What To Expect
If you have a game that makes use of PhysX and you have PhysX compatible hardware, than using it is a cinch. Most games will either detect and enable the hardware acceleration immediately, and those that don’t should simply offer a setting in the games options.
But don’t expect PhysX to change the way you game just yet. Given that it still has only limited support, the results obtained from PhysX are more of a gimmick than anything else. That is not to say that playing Mirror’s Edge with PhysX enabled is not awesome, because the little graphical extras add to an already atmospheric game. However, serious implementations of PhysX do ask a lot from your GPU, as can be seen while playing the special Unreal Tournament 3 maps which are aimed towards those with hardware PhysX acceleration. A FPS hit of about 30% is fairly common on 8000 series products, and it is very doubtful that someone with a 8600GT would be able to use any of the PhysX features at all, at least not without slowing the game they’re playing to a crawl. And even in the most elaborate examples, PhysX does not effect gameplay in any significant way, as no developer wishes to commit significant time adding content which only a fraction of players will be able to enjoy.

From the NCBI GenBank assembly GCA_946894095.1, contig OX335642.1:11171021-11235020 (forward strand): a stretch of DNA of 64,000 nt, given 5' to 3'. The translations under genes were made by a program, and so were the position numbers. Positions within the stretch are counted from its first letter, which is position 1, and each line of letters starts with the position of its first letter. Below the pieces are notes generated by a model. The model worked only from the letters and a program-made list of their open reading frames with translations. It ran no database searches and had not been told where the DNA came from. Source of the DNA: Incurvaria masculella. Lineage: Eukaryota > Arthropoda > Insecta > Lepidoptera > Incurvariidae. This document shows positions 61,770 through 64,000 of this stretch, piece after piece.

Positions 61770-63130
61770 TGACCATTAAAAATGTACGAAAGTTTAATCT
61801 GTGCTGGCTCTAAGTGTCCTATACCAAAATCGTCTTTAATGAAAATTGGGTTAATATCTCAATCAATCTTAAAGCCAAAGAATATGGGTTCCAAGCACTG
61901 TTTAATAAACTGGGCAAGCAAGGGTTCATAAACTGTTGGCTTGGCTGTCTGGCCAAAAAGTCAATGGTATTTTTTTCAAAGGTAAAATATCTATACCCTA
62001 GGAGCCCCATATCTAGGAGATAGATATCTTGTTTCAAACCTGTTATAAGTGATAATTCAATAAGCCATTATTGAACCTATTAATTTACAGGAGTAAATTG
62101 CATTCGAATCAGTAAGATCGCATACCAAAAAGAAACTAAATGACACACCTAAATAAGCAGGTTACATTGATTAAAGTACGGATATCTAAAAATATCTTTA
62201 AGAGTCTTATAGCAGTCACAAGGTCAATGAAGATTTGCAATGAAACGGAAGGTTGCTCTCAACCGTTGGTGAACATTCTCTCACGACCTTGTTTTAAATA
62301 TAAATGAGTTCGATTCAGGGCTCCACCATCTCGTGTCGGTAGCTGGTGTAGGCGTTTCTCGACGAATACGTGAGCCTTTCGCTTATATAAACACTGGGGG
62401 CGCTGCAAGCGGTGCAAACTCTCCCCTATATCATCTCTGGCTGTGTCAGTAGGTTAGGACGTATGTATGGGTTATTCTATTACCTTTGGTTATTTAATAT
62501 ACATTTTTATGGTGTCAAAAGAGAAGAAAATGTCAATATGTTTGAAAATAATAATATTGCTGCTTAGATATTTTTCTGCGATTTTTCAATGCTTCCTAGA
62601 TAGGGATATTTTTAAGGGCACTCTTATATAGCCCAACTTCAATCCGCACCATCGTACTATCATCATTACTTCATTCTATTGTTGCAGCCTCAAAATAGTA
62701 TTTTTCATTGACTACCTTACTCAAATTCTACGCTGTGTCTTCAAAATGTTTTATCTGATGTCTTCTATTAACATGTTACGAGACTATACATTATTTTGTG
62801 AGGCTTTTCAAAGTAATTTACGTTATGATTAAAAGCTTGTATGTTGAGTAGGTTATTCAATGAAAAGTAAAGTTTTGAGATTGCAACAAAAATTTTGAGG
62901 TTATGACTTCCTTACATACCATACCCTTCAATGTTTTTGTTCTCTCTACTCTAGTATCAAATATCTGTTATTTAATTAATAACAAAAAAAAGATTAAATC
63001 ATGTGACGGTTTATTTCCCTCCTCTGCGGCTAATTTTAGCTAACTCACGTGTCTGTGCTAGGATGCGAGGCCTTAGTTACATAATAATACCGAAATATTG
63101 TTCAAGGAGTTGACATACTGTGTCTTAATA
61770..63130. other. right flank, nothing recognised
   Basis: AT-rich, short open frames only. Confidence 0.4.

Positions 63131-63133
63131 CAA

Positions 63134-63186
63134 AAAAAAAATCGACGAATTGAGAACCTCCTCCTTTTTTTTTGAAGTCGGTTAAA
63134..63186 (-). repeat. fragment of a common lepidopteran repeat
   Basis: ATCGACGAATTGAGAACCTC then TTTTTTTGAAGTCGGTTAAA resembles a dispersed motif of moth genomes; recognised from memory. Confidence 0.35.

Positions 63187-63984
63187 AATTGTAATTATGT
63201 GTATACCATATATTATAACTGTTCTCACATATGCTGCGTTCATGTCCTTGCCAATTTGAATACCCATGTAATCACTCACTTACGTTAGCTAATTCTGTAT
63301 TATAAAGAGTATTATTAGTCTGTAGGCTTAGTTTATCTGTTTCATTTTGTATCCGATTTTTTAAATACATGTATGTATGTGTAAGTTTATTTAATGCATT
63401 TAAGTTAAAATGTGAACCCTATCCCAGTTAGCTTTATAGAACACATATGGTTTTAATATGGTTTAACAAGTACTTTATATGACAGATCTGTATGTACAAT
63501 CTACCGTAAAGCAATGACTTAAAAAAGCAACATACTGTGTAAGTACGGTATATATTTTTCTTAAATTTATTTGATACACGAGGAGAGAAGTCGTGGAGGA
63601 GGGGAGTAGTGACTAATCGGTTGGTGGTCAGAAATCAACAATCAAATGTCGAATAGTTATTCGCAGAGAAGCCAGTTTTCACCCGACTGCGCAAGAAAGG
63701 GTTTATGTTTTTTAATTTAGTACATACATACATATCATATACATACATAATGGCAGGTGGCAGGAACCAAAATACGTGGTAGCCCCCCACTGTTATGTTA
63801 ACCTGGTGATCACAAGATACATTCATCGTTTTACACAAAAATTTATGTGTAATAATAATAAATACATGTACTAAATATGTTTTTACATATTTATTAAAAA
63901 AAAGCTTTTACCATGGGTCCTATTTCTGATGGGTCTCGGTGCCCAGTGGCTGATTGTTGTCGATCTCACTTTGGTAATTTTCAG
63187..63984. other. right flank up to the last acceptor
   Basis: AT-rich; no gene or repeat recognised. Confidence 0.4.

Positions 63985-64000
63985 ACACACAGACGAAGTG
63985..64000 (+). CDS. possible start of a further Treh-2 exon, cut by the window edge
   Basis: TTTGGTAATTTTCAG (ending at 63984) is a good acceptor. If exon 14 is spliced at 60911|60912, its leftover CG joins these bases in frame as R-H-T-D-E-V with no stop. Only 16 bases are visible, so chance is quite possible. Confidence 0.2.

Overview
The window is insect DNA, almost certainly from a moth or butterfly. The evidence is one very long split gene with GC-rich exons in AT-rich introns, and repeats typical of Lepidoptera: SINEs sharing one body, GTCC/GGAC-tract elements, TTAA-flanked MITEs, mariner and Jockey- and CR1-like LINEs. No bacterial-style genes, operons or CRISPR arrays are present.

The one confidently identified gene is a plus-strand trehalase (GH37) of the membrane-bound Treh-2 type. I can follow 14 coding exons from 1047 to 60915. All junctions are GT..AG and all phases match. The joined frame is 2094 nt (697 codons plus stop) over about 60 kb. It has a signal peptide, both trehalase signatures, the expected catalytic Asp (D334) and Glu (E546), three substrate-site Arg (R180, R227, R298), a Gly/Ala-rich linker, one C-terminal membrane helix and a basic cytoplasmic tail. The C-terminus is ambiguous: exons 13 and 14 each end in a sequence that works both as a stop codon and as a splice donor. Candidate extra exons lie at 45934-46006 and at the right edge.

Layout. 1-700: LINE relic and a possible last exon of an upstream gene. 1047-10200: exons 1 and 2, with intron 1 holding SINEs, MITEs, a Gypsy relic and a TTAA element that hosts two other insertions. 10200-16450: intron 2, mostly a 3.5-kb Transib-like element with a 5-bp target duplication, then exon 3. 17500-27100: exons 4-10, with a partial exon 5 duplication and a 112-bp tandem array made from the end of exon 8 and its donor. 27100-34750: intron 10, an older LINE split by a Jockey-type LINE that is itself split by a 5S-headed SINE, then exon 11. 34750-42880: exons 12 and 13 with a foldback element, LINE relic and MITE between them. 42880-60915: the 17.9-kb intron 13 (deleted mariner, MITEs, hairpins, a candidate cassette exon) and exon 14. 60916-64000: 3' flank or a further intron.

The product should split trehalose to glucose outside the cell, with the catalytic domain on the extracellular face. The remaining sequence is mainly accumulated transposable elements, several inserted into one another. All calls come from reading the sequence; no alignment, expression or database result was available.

Recently, ATI announced that it also is going to be implementing a physics acceleration feature into its GPUs. However, their version is based off the competing Havok technology. What this boils down to, then, is more of a marketing war than anything else. As long as both ATI and Nvidia are developing their own independent solutions to physics acceleration, it is doubtful that any physics acceleration technology will become popular. In fact, physics acceleration probably won’t become common until DirectX 11 becomes common, which is still many years off. That said, if you do currently have a PhysX capable card, there is no reason not to enjoy the advantages that provides you, even if only a limited of selection of games support the technology.